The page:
January 14, 2020
2 min read

12 important updates for Cervical Cancer Awareness Month

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Cervical Cancer Awareness Month is observed every January.

An estimated 13,800 new cases of invasive cervical cancer will be diagnosed in the United States in 2020, and approximately 4,290 women will die of the disease this year, according to American Cancer Society.

Cervical Cancer Awareness Month helps educate the public on the malignancy, which is highly preventable through HPV vaccination and appropriate screening.

In conjunction with the observation, Healio provides the following updates in cervical cancer prevention, screening, diagnosis and treatment.

  • Nivolumab (Opdivo, Bristol-Myers Squibb) in combination with ipilimumab (Yervoy, Bristol-Myers Squibb) conferred clinical benefit for women with recurrent or metastatic cervical cancer regardless of PD-L1 status, according to results of the randomized phase 1b/phase 2 CheckMate 358 study. Read more.
  • Nivolumab showed promising efficacy among women with recurrent or metastatic cervical, vaginal or vulvar cancers, according to results of the single-arm phase 1/phase 2 CheckMate 358 trial. Read more.
  • Women with cervical cancer who experienced psychiatric disorders and stress around the time of diagnosis demonstrated higher rates of cancer-specific mortality than women without such distress at diagnosis. Read more.
  • Women who underwent minimally invasive surgery for early-stage cervical cancer demonstrated higher odds of recurrence than women who underwent open surgery. Results showed similar recurrence rates in both surgery groups among women with tumors 2 cm or smaller on preoperative assessment. Read more.
  • Data from two trials evaluating the safety and efficacy of adoptive cell transfer with autologous tumor-infiltrating lymphocytes showed promising overall response rates for the treatment of advanced cervical cancer. The investigational therapy LN-145 (Iovance Biotherapeutics) conferred a 44% overall response rate. Read more.
  • Pembrolizumab (Keytruda, Merck) monotherapy appeared safe and induced durable antitumor responses among patients with advanced cervical cancer, according to interim results of the phase 2 KEYNOTE-158 study. Based on these results, the FDA granted accelerated approval of pembrolizumab for women with advanced PD-L1-positive cervical cancer whose disease progressed during or after chemotherapy. Read more.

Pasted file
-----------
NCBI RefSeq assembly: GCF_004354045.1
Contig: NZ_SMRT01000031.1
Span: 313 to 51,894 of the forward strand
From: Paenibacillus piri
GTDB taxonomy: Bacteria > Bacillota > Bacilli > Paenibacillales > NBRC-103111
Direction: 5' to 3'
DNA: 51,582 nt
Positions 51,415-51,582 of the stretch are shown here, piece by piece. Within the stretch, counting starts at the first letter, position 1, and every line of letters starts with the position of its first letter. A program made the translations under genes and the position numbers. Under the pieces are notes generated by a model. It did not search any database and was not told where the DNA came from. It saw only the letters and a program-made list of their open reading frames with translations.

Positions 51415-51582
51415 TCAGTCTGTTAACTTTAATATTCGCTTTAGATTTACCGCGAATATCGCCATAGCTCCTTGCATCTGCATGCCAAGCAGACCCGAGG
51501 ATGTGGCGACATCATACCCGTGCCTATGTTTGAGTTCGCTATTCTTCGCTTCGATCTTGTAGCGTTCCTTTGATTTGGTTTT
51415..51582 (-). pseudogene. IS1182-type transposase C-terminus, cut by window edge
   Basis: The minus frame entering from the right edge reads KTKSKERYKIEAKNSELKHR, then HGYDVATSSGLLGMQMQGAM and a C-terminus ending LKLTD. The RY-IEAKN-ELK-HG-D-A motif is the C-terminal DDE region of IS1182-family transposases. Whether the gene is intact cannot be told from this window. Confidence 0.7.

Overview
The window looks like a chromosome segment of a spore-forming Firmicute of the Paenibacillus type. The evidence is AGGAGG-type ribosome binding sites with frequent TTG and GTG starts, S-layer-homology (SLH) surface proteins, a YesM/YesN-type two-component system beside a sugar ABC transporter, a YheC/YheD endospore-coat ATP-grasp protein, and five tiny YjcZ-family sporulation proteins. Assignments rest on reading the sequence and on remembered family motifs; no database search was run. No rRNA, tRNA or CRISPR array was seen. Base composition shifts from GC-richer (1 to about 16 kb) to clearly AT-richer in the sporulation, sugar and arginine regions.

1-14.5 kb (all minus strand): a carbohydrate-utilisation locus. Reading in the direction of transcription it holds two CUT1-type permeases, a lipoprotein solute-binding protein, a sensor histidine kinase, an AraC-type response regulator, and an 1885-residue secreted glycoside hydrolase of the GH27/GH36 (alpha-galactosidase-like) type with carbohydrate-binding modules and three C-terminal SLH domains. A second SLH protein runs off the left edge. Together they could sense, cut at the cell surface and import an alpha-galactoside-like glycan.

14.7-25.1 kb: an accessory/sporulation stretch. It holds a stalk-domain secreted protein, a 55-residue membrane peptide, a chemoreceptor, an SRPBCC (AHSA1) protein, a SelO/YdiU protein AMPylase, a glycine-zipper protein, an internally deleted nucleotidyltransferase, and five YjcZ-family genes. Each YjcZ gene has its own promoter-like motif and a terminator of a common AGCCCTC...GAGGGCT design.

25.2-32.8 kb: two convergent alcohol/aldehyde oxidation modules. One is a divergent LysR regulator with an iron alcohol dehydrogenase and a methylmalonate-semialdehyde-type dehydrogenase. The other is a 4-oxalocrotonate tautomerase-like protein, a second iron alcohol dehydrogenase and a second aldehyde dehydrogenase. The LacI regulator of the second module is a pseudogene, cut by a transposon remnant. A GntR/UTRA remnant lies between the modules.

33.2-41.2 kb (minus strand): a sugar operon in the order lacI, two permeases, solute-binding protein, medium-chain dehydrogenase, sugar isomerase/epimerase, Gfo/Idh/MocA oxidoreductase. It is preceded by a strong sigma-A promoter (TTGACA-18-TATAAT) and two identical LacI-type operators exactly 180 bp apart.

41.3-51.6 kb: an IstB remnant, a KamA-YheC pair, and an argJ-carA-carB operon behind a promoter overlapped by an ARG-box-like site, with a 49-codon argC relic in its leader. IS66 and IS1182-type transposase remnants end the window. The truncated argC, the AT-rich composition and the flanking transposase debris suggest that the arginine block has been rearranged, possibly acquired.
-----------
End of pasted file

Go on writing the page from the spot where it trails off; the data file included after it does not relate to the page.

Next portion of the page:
• An investigational therapeutic vaccine eliminated high-grade cervical intraepithelial neoplasia and underlying HPV infection among one-third of women in a phase 2 trial. Read more.
  • A computer algorithm developed by Global Good and NCI has demonstrated accuracy in analyzing cervical images from modern digital cameras and detecting precancerous alterations that warrant further testing. Read more.
  • One study presented at Society of Gynecologic Oncology’s Annual Meeting on Women’s Cancer demonstrated the survival benefits of brachytherapy for treating advanced cervical cancer. However, a second presentation highlighted the apparent underutilization of this approach, particularly among black women. Read more.
  • A rapid scale-up of HPV vaccination and screening could effectively eliminate cervical cancer as a major public health problem in most countries by 2100, according to a modelling study published in Lancet Oncology. Read more.
  • Women with early-stage cervical cancer who underwent minimally invasive radical hysterectomy had increased risk for recurrence and poorer survival outcomes than women who had open surgery, according to two studies published in The New England Journal of Medicine. In this cover story, Healio spoke with gynecologic oncologists and surgeons about these results, whether the data should have an immediate impact on clinical practice, what questions are left unanswered, and how surgeons should treat their patients before further conclusions are drawn. Read more.
  • HPV vaccination programs significantly decrease HPV infections and cervical lesions among girls and women, as well as anogenital wart diagnoses among girls, women, boys and men. Read more.